If you believe the marketing (always a danger in this day and age), Deadpool is the antidote to the modern superhero movie. And after sixteen years of big time tentpole superhero flicks, and eight years of almost suffocating omnipresence of these films in pop culture, the time certainly feels right for a movie to come along and knock them down a few pegs from the inside. And who better to accomplish such a task than Deadpool, Marvel’s fourth wall breaking sarcastic antihero who hears voices and knows he’s a comic book superhero? And after a disastrous first attempt at the character in the equally disastrous in all aspects X-Men Origins: Wolverine, fans have been clamoring for the character to receive the treatment he deserves.
Ryan Reynolds returns (sort of) to play the titular hero, marking what might be the first time an actor played the same character in two entirely different iterations from the same studio. This is very much the Deadpool of the comics, cracking wise as often as he cracks skulls, stopping intermittently to address the camera about how crazy what he is enduring really is. This is a superhero movie starring a new character, though, which means that at its core, Deadpool is (surprise surprise) an origin story. For Deadpool was once Wade Wilson, a special ops soldier turned mercenary who frequents the establishment of Weasel (TJ Miller) looking for new opportunities to mete out his own brands of justice. It is here he meets Vanessa (Morena Baccarin), hooker with a heart of gold and just the sort of freak to find love in the heart of a killing machine. An out of nowhere terminal cancer diagnosis finds Wilson on the brink of death, which puts him on a collision course with Ajax (Ed Skrein), who offers to cure his cancer by torturing him into activating his dormant mutant gene. The process scars him for life but also unlocks extreme regenerative powers. Out for revenge for turning his inner freak outer, Wilson dons a red costume and takes the matter into his own hands, desperate to fix his face in order to be presentable for the woman he loves.
If you’re paying attention, you’ll notice that, beyond the fourth wall breaking awareness that this is a movie he’s inhabiting, Deadpool’s story is basically the same as every other superhero origin story that’s been seen in this sixteen year superhero renaissance. It is an approach that makes for a difficult tightrope to walk, as director Tim Miller, and writers Rhett Reese and Paul Wernick are tasked with the need to make Deadpool feel fresh and different when, at its core, it’s basically the same movie that’s been made over a dozen times since the turn of the century. The film, to its credit, takes this concept head on in its opening credits, choosing to replace the standard roll of names with descriptions of their archetypes (“Hot love interest,” “comic relief” and the like). If it all ends up coming together successfully, the film gets to have its cake and eat it too, wrapping itself in the familiar and cozy confines of the standard fare while positioning itself as the cool alternative by poking fun, even if it might not be all that much of an alternative at the end of the day.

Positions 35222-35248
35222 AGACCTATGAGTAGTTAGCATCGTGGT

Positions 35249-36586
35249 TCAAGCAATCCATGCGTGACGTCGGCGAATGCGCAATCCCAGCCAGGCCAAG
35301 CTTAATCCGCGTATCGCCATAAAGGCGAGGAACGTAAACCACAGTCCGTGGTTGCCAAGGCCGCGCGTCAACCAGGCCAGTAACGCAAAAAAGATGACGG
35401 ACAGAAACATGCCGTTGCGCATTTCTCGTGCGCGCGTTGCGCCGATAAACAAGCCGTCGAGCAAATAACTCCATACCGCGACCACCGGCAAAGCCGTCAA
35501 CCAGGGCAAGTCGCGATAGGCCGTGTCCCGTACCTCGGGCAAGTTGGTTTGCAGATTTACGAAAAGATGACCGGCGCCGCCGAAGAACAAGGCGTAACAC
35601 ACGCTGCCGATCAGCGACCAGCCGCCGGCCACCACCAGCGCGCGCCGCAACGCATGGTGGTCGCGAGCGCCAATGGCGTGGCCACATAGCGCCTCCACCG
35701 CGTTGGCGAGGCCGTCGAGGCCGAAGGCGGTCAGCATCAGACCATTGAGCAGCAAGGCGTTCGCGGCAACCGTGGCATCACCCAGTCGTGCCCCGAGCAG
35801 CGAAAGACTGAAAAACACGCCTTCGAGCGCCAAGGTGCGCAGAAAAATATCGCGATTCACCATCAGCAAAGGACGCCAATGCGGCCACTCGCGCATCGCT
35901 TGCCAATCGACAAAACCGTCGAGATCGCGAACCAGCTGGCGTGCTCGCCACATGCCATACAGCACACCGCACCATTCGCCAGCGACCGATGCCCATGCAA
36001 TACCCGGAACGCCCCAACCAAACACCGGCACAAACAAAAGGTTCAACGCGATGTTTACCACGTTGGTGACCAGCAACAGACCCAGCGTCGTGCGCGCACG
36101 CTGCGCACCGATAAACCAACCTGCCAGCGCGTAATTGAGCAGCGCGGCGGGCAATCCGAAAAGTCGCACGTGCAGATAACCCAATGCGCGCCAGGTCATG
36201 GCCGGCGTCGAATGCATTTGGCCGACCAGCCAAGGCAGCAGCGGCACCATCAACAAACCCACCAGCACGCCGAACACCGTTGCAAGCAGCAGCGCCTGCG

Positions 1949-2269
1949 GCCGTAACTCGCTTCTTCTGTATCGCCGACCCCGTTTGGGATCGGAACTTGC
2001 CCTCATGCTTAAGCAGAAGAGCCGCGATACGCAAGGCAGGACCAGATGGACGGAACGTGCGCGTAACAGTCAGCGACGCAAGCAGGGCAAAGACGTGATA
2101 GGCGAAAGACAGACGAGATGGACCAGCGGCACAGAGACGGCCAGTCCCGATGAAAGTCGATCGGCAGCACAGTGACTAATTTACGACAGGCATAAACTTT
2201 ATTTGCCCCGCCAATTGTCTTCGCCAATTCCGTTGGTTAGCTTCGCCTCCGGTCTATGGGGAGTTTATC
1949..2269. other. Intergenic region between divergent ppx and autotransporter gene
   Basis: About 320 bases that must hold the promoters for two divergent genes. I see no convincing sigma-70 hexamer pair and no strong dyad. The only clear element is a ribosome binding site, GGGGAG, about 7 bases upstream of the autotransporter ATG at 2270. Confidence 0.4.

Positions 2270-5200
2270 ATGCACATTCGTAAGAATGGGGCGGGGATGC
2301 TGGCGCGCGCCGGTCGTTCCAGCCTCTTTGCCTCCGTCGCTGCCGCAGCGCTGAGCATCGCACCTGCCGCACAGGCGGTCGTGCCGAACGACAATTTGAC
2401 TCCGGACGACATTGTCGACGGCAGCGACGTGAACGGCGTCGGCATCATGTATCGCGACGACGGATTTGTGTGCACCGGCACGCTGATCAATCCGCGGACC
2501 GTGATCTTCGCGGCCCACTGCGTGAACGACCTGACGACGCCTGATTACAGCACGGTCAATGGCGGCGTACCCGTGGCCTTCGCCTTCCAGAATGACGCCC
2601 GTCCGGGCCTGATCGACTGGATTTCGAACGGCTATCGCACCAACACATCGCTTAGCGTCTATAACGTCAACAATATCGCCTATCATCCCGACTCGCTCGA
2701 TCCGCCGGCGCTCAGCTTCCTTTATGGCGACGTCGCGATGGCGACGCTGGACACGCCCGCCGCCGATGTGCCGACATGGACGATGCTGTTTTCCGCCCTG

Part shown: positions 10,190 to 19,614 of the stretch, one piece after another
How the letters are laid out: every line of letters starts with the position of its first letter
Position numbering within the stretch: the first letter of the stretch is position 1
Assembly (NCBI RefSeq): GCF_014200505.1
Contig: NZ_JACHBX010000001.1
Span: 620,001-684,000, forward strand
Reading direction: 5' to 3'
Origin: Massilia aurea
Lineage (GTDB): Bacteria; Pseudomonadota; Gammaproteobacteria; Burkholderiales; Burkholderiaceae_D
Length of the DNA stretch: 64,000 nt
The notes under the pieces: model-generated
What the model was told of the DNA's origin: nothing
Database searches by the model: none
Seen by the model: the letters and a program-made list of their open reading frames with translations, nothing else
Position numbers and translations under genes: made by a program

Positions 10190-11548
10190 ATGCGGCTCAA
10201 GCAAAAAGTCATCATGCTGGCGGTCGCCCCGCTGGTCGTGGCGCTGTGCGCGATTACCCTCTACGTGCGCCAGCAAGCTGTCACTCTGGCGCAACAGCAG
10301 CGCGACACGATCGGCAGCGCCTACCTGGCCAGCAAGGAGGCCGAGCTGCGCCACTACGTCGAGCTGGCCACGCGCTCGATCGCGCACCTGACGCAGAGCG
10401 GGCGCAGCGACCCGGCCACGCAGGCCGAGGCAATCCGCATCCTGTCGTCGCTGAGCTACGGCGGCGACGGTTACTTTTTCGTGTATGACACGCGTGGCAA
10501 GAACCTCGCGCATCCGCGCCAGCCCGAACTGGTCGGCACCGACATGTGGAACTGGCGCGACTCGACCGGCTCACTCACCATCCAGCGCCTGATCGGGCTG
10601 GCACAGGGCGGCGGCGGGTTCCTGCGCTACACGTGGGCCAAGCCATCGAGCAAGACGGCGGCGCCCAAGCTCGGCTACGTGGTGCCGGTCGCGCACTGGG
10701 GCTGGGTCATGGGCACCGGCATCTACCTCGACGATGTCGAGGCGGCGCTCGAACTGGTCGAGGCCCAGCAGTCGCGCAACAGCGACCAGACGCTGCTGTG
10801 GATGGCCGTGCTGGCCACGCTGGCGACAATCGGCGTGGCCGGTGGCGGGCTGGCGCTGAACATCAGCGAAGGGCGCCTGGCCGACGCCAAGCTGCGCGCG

Reynolds is certainly up for the task; he has been trying to get a true Deadpool film made for a good six years, and his snarky charm feels like a good fit for the character. This is key, as the rest of the cast has little to play with, providing nothing beyond the stereotypes described of them in the credits. Morena Baccarin feels particularly underserved; there is real chemistry between her and Reynolds, but absolutely nothing to her character that separates her from being just another in a long line of traditional love interests whose identity is predicated on the man she loves. TJ Miller’s entire character seems to consist of another played out series of improvizations on the same topic (it seems that The 40-Year Old Virgin’s “You know how I know you’re gay?” scenes may have done more to harm comedy than anything else in the last twenty years), and there’s even a sweet old grandma who does inappropriate things. There is a little bit of spice in walking conscience and X-Men standby Colossus (a 10 foot tall CGI metal mutant voiced Stefan Kapcic), and his snarky teen sidekick with ill-defined powers Negasonic Teenage Warhead (Brianna Hildebrand), but it feels like the script is about 95% Deadpool and 4% X-Men, with the last 1% dedicated to the rest of the story, such as it is.
Shot on a modest (for a superhero movie anyway) budget by first-time director Miller (whose most well-known work prior to this film is likely the opening credit sequence of The Girl with the Dragon Tattoo), Deadpool certainly isn’t the flashiest film, but it does its best to look like it cost more than it did. And there should be room for the R rating within the mainstream superhero world, simply for the storytelling options it can open up. But we should be equally interested in asking for more than Deadpool offers, more than its well-trodden Family Guy or The Big Bang Theory style referential and juvenile humor and a thinly sketched supporting cast. Reynolds’ energy and commitment is admirable, but the film fails to live up to its promise as the antidote for a superhero genre long in danger of wearing out its welcome. Pointing out the cliches of superhero flicks doesn’t count for much when you fall for those same cliches yourself (the ending is especially snoozeworthy, and even more cliched than many of the superhero films it purports to lampoon). In the end, Deadpool’s gambit falls short, and it cannot separate itself from the pack. The commentary or parody is toothless unless it manages to stand apart from its subject. That does not happen here. It’s just like all the others.